Child Accidents Raise Concern Over Automobile Safety

According to a global study performed by the World Health Organization and Unicef, it has been found that around the globe, accidents kill 830,000 children each year.  Over all, although 95 percent of all injuries to children occur in poor and middle-income countries, injuries account for 40 percent of all child deaths in rich ones – Including the United States.

Dr. Étienne Krug, director of injuries and violence prevention at the World Health Organization, believes this is because wealthier nations tend to not have much better child health care, but do not attempt to remedy the causes of childhood accidents.  In a recent article in the New York Times, Dr. Krug was quoted saying, “This is a huge public health problem, and it’s been ignored for a long time.  It’s a combination of ignorance about how big it is, and because of fatalism, of thinking, ‘Oh, it’s an accident, we can’t do anything about it.’ ”

The Center for Disease control reports that in the United States, accidents kill 12,175 children a year.   That is more than all diseases combined.  At the center of this statistic lies a fact, which many American law makers already know, but choose to ignore.  Automobile accidents claim the lives of many infants and toddlers, however by the time children reach their teenage years, automobile accidents instantaneously become the leading cause of death.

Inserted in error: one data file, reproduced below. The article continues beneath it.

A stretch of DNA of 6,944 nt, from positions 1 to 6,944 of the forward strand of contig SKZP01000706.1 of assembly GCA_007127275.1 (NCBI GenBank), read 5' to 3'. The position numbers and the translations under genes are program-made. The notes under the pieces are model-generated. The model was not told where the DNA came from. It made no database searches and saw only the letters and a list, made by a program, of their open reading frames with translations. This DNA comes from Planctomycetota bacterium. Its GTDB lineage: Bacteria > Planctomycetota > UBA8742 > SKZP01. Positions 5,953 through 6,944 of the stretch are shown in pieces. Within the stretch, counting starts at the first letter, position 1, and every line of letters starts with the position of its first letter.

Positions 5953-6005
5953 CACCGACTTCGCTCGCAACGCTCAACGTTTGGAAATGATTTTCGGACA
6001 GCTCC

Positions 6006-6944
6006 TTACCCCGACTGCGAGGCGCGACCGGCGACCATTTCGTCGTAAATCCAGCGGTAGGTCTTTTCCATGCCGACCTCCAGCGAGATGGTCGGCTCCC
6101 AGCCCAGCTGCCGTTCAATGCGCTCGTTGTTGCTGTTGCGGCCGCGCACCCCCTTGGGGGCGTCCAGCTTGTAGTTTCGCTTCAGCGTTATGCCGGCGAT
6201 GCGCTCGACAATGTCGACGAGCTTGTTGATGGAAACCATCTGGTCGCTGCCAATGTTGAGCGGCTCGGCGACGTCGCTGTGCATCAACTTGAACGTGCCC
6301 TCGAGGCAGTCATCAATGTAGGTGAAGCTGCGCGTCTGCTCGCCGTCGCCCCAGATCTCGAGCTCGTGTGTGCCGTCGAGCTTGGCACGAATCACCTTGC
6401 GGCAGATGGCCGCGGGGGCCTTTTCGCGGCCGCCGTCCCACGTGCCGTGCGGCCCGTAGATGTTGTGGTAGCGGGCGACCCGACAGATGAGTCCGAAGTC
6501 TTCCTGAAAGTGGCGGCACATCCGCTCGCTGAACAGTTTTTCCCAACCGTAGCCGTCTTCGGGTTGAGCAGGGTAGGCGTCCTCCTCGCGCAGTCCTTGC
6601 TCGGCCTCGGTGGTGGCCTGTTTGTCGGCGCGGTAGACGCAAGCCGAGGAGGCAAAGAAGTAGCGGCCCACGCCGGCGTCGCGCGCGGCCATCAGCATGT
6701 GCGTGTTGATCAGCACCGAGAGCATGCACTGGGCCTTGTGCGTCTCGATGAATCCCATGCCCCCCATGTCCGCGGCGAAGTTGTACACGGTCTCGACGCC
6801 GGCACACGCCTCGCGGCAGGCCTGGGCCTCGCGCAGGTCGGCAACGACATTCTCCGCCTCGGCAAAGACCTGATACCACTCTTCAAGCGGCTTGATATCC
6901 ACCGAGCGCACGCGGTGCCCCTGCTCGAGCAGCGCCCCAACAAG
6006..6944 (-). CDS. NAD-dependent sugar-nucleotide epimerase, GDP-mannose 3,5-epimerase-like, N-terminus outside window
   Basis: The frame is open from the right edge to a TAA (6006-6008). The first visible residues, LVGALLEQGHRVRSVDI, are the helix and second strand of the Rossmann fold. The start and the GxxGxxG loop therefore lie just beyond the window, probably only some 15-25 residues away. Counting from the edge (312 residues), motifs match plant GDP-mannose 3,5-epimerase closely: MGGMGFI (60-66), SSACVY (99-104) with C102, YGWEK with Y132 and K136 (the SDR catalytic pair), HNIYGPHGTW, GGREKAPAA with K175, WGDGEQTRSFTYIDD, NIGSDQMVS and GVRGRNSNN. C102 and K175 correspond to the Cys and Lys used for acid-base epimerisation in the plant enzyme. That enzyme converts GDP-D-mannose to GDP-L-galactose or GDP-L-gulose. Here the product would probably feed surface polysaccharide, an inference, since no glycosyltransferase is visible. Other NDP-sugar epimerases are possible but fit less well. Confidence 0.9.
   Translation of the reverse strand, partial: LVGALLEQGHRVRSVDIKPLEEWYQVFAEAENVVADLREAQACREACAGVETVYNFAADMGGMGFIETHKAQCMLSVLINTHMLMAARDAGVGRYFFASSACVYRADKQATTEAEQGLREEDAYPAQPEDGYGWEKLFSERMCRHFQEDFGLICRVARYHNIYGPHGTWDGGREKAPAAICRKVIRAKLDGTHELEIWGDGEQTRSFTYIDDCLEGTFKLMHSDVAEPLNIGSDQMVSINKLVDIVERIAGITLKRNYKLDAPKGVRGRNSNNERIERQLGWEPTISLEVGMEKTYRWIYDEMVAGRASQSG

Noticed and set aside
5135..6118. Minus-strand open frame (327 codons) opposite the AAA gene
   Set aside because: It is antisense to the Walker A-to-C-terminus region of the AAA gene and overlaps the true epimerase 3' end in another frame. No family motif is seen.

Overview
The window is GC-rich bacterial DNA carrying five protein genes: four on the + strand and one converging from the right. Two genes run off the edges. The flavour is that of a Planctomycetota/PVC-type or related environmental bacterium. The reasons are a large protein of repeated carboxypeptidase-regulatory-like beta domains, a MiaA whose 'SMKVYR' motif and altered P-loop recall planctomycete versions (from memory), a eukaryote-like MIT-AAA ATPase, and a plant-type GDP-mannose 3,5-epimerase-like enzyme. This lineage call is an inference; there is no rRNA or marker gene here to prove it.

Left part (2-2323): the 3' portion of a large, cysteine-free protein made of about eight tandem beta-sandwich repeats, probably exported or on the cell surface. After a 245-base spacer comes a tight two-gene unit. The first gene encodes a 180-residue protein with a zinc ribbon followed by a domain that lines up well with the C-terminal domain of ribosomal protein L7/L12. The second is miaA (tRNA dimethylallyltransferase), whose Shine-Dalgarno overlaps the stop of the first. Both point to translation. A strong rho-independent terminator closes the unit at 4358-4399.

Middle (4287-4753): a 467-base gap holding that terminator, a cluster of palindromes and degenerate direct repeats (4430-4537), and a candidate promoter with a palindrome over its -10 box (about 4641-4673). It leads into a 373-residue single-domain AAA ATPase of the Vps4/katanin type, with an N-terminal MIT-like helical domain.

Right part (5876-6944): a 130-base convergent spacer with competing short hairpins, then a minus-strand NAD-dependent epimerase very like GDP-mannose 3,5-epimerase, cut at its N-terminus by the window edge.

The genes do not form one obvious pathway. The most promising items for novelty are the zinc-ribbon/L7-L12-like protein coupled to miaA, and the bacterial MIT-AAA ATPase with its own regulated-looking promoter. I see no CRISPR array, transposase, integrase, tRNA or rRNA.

In a New York Times article, Ileana Arias, The Center for Disease control’s chief of injury prevention, reports that the three changes that would save the most lives of American children would be for more states to pass “graduated driver’s license” laws, which forbid teenagers to drive at night or with teenage passengers, to enforce seat-belt laws on teenagers and to make all children younger than 8 ride in booster seats.

Currently however, these suggestions do not carry the power of the law.  They are however the best solution to an epidemic problem.  As Ms. Arias recommends, please keep your child in a booster seat until they reach the age of eight.  If you have a teenage driver, remember that they more than likely don’t share your priorities and equal judgment when it comes to driving.  Please talk to your teenagers often enough about the importance of the seatbelt, and the effects of distracted driving. 

If you or someone you know has been seriously hurt in an accident, please contact an attorney immediately. 

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